The good news: the hummingbirds are back. The bad news: the racoons are back. It is possible that I aided and abetted the latter because of my method of composting, which involves flinging vegetable peelings over the deck railing into the forest at large. In my own defense, the height of the deck provides the ability to launch the carrot scraps far and wide, lest you imagine a festering pile of ooze hanging out within nasal range of the lounge chairs. However, maybe because they are too lazy to scavenger hunt for the compostables, the racoons have set their sights on the sugar water dispenser. On the first morning, the hummingbird feeder was simply lying on its side on the gravel and all I had to do was hang it back up on the hook. The next morning, it was back on the gravel but this time the part that holds the water was smashed into about four hundred pieces. I take some joy in assuming that all this achieved was sugar-flavoured gravel. No doubt the hummingbirds do not share this sentiment.
It appears that hummingbird feeders are the new toilet paper. The internet refuses to supply any until at least December. Perhaps that’s why there are millions of YouTube videos on how to DIY a hummingbird feeder. Most of these involve bendable copper tubing or glass cutters or food-grade glue (seriously?). I settled on the only sensible version for a cottage on an island, which uses a plastic water bottle. I fixed a fresh batch of feed, filled the bottle, and attached it to the business-end of the broken feeder, which thankfully survived the siege. I lifted it up to carry it outside. The bottom fell off, releasing a tsunami of sugar water onto the kitchen floor. Mindful of the wrath of my disappointed customers, I picked up the limping feeder, applied copious amounts of decidedly non-food-grade glue, refilled the reservoir, and rushed to reinstate the free buffet. Assuming I manage not to kill the mouths I’m trying to feed, the glue seems to have done the trick.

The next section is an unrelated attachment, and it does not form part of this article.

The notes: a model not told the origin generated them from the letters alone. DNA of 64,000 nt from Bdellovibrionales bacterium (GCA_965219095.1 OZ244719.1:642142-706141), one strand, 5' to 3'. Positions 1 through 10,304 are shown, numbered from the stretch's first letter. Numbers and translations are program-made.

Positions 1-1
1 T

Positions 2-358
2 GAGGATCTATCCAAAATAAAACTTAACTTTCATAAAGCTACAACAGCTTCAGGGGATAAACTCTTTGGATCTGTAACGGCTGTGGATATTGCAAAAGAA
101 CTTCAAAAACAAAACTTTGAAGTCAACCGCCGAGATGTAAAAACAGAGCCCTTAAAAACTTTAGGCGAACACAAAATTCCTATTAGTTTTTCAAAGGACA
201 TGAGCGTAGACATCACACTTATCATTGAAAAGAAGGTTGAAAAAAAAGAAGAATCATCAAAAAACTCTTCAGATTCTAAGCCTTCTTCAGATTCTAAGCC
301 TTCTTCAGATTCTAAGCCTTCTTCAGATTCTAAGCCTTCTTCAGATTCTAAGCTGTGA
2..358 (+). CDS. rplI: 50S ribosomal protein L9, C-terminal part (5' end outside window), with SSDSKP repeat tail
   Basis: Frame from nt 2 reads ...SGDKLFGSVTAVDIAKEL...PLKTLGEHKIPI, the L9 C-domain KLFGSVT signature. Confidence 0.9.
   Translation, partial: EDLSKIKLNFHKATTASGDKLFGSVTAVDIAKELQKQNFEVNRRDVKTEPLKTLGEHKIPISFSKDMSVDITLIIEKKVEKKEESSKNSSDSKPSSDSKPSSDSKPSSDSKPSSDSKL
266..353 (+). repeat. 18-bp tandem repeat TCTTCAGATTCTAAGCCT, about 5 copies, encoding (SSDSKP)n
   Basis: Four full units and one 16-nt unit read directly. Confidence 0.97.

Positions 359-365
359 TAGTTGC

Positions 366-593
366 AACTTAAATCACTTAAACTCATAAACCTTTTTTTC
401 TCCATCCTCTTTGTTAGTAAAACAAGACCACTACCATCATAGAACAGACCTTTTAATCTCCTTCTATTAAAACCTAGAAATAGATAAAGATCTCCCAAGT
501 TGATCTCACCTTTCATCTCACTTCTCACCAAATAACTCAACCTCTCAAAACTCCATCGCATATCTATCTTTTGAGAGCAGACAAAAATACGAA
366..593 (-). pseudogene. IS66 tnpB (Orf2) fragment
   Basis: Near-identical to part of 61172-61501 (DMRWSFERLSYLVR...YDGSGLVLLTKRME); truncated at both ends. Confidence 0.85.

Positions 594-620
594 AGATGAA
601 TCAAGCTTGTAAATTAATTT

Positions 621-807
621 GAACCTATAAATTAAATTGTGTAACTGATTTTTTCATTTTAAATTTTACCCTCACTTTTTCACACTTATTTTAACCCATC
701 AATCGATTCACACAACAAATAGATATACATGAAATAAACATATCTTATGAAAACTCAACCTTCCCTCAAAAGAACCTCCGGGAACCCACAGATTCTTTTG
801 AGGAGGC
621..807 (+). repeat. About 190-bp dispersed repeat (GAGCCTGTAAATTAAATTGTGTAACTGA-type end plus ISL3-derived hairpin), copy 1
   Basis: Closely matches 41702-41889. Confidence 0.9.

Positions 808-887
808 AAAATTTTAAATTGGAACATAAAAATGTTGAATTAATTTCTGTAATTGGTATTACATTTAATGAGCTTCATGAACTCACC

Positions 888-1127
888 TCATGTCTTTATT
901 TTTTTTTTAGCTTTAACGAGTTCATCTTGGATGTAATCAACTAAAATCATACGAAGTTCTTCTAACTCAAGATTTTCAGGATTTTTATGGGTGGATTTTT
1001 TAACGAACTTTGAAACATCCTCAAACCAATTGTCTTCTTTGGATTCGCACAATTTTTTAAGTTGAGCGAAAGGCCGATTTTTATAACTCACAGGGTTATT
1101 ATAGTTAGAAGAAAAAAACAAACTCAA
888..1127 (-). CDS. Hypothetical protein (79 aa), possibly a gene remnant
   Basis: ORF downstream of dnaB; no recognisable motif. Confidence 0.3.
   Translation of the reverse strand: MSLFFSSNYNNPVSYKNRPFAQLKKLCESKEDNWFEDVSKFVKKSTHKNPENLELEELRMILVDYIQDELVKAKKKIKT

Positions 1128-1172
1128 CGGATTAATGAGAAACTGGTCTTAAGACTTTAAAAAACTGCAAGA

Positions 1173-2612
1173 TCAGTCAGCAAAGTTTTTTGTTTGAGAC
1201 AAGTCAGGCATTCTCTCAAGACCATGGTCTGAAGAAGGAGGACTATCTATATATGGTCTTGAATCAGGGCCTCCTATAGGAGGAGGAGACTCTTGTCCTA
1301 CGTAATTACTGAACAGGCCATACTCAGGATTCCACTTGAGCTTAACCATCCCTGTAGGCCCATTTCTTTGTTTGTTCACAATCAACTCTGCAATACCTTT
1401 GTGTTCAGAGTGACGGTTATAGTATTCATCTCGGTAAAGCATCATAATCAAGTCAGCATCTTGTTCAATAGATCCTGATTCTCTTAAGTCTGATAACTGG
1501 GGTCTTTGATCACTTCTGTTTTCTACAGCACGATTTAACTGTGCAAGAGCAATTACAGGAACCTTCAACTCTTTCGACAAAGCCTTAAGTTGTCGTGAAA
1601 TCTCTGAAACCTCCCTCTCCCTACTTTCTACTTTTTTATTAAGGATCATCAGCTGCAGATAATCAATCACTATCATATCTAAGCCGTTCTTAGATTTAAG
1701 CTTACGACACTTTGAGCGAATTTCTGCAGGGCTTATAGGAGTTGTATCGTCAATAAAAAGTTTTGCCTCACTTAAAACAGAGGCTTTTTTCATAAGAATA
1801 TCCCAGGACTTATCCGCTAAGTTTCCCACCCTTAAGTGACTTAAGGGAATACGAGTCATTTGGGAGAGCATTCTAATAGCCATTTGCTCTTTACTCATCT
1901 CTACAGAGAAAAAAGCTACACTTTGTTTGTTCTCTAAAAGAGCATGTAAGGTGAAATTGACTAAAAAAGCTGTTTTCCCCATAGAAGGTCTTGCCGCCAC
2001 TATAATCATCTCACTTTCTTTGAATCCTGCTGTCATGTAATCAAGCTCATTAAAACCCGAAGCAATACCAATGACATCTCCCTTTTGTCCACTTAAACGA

Send in the ants. Turns out ants are also pretty big fans of sugar. Turns out sugar water is not that easy to remove from a kitchen floor, especially when it has had time to dry out to the consistency of flypaper. This is a public service notice. Do not do as I say nor do as I do.
Send in the gypsy moth caterpillars. I’m thinking there might be several more plagues in the offing. Just warning those of you who are considering dining on a patio anytime soon. Gypsy moths are an invasive species from somewhere not here. They are about half an inch long at this stage, and kind of fuzzy but way on the wrong side of the bell curve from cute. I do not think they are the sharpest caterpillar in the drawer because they parachute down from outer space onto the deck, which necessitates a marathon’s worth of travel to actually get to a tree, before needing to climb said tree. But maybe they are in the midst of training for the Tokyo Olympics, because what appears to be the gentle sound of light rain, although the sky is severe-fire-rating blue, is actually the moths-to-be having a deciduous breakfast, lunch and dinner. And also snacks in between. On the plus side, when I violently intercept them with my foot (shod, of course) they emit electric green ooze, like a Klingon’s blood or maybe more like what a Klingon eats for breakfast.
Send in the Klingons. There ought to be Klingons.